Extreme heat and drought often reduce the yields of important food crops around the world, putting stress on regional and global food security. The probability of concurrently hot and dry conditions, which can have compounding impacts on crops, has already increased in many regions of the globe. The evolution of these trends in coming decades could have important impacts on global food security. However, regional variation and the influence of natural climate variability on these trends remains an important gap in understanding future climate risk to crops. In this study, we examine trends in concurrent hot-and-dry extremes over global maize and wheat croplands since 1950. We find that the mean extent of cropland in a joint hot-and-dry extreme increased by ∼2% over 1950–2009, and this trend has accelerated substantially since the mid-2000s, notably in the tropics. While joint hot-and-dry seasons affected at most 1%–2% of global cropland per year during the mid-20th century, they regularly exceeded this extent after about 1980, affecting up to 5% of global crop area. These results suggest that the global climate is transitioning from one in which concurrent heat and drought occur rarely to one in which they occur over an important fraction of croplands every year. While these long-term global trends are primarily attributable to anthropogenic climate change, we find they have been suppressed by decadal climate variability in some regions, especially ones with chronic food insecurity. Potential reversals in these tendencies of decadal variability would accelerate exposure of croplands to concurrent heat and drought in coming decades. We conclude by highlighting the need for research and adaptive interventions around multivariate hazards to global crops across timescales.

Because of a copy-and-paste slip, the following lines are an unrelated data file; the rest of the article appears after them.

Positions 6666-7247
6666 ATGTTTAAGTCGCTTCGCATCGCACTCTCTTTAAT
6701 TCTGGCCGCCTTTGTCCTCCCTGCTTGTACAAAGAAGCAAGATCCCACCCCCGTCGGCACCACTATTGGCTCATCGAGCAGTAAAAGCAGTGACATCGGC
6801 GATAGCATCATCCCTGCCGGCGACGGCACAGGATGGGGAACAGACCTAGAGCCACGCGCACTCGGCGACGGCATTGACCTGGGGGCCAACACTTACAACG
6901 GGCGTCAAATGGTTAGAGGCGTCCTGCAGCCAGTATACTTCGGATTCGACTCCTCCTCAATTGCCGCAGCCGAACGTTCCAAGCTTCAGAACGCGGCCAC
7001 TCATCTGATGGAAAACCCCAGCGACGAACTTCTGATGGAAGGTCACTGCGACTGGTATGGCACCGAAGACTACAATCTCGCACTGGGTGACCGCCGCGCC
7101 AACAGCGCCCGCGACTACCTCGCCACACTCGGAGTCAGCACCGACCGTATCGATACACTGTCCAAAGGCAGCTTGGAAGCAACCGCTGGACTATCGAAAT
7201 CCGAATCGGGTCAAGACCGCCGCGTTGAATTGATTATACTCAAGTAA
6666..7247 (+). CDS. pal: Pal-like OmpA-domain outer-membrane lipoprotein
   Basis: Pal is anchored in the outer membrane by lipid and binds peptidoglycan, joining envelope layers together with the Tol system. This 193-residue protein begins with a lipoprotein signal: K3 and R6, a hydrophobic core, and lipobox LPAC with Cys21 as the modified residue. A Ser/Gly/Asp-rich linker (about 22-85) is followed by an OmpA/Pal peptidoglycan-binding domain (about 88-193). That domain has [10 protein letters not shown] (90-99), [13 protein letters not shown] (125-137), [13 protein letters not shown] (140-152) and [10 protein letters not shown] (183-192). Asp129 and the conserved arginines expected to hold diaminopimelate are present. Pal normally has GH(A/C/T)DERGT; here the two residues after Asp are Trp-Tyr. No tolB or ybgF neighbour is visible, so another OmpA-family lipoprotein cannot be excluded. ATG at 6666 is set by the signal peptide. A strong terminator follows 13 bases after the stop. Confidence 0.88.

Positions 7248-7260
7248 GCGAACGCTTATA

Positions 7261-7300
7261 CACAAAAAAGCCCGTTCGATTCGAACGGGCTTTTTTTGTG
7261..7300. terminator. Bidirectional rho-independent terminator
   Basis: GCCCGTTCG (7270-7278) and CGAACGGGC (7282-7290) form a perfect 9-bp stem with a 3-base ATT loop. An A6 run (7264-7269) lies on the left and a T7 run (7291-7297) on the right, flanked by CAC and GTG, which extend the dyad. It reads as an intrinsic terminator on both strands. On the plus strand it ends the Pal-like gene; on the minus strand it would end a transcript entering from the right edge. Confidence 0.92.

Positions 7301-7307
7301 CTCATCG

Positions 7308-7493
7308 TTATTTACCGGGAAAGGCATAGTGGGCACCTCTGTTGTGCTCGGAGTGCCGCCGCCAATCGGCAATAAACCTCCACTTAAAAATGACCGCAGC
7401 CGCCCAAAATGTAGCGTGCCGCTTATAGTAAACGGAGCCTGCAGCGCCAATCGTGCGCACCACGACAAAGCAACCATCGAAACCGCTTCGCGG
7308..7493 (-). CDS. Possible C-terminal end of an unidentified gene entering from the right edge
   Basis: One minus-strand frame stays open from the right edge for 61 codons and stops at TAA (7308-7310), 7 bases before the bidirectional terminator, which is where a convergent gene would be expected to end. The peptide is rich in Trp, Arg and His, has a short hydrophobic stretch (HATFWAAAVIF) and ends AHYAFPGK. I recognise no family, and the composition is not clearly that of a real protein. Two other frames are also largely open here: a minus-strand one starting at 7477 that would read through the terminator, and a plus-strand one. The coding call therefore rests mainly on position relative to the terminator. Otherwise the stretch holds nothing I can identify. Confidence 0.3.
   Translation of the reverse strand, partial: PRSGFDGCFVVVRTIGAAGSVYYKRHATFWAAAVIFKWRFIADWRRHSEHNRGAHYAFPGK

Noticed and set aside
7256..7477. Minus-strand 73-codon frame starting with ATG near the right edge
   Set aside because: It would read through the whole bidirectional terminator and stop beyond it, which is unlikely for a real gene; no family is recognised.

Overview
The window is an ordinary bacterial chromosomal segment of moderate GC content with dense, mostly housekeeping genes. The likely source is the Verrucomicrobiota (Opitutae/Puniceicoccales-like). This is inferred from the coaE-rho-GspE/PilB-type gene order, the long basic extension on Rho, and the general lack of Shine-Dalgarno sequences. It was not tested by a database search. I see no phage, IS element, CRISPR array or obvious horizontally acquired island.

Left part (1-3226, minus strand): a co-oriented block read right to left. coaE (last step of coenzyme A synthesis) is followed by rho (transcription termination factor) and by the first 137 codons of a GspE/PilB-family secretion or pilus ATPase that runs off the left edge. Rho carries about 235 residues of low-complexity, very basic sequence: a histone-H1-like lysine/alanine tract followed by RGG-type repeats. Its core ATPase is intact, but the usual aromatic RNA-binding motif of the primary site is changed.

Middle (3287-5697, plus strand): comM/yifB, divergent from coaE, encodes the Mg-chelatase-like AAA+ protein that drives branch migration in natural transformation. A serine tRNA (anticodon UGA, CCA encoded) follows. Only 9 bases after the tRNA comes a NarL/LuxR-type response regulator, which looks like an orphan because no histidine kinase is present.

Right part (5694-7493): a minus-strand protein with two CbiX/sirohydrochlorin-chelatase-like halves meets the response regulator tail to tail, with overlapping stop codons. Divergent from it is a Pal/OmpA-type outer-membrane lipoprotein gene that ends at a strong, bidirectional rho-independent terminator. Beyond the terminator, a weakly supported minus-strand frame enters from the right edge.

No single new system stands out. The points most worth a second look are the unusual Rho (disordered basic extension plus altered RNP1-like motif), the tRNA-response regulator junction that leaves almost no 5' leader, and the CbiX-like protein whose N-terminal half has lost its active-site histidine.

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- NSF-PAR ID:
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- Proceedings of the National Academy of Sciences
- Medium: X
- Sponsoring Org:
- National Science Foundation
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